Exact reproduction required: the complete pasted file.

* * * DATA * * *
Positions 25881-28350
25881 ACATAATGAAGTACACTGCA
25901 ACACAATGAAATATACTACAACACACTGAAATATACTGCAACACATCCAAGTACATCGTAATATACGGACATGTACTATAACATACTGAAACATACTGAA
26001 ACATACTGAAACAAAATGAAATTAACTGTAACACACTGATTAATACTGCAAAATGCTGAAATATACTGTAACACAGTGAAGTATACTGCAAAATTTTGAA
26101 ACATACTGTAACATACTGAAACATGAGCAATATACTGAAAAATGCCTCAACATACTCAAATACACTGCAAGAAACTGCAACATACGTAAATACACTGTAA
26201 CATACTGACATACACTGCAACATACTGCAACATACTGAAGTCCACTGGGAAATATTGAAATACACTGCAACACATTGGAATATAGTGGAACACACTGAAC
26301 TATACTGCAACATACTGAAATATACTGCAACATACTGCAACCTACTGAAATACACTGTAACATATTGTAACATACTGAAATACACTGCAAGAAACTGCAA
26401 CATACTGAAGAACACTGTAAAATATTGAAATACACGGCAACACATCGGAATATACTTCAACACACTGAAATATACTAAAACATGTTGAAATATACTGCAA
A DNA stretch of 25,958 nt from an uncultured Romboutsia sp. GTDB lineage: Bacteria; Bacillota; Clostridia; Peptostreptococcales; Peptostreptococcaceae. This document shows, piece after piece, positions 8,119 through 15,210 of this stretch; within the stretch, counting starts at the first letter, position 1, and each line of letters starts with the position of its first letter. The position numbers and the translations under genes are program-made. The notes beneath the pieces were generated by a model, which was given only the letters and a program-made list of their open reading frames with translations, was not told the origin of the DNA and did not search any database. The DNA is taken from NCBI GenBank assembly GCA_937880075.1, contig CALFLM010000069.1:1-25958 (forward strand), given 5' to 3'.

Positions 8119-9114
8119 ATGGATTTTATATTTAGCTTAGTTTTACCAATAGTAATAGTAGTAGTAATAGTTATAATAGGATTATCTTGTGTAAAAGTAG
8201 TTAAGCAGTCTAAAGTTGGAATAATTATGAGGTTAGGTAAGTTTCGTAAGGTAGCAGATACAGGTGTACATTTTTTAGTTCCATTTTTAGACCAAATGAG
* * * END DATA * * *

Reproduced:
Positions 25881-28350
25881 ACATAATGAAGTACACTGCA
25901 ACACAATGAAATATACTACAACACACTGAAATATACTGCAACACATCCAAGTACATCGTAATATACGGACATGTACTATAACATACTGAAACATACTGAA
26001 ACATACTGAAACAAAATGAAATTAACTGTAACACACTGATTAATACTGCAAAATGCTGAAATATACTGTAACACAGTGAAGTATACTGCAAAATTTTGAA
26101 ACATACTGTAACATACTGAAACATGAGCAATATACTGAAAAATGCCTCAACATACTCAAATACACTGCAAGAAACTGCAACATACGTAAATACACTGTAA
26201 CATACTGACATACACTGCAACATACTGCAACATACTGAAGTCCACTGGGAAATATTGAAATACACTGCAACACATTGGAATATAGTGGAACACACTGAAC
26301 TATACTGCAACATACTGAAATATACTGCAACATACTGCAACCTACTGAAATACACTGTAACATATTGTAACATACTGAAATACACTGCAAGAAACTGCAA
26401 CATACTGAAGAACACTGTAAAATATTGAAATACACGGCAACACATCGGAATATACTTCAACACACTGAAATATACTAAAACATGTTGAAATATACTGCAA
A DNA stretch of 25,958 nt from an uncultured Romboutsia sp. GTDB lineage: Bacteria; Bacillota; Clostridia; Peptostreptococcales; Peptostreptococcaceae. This document shows, piece after piece, positions 8,119 through 15,210 of this stretch; within the stretch, counting starts at the first letter, position 1, and each line of letters starts with the position of its first letter. The position numbers and the translations under genes are program-made. The notes beneath the pieces were generated by a model, which was given only the letters and a program-made list of their open reading frames with translations, was not told the origin of the DNA and did not search any database. The DNA is taken from NCBI GenBank assembly GCA_937880075.1, contig CALFLM010000069.1:1-25958 (forward strand), given 5' to 3'.

Positions 8119-9114
8119 ATGGATTTTATATTTAGCTTAGTTTTACCAATAGTAATAGTAGTAGTAATAGTTATAATAGGATTATCTTGTGTAAAAGTAG
8201 TTAAGCAGTCTAAAGTTGGAATAATTATGAGGTTAGGTAAGTTTCGTAAGGTAGCAGATACAGGTGTACATTTTTTAGTTCCATTTTTAGACCAAATGAG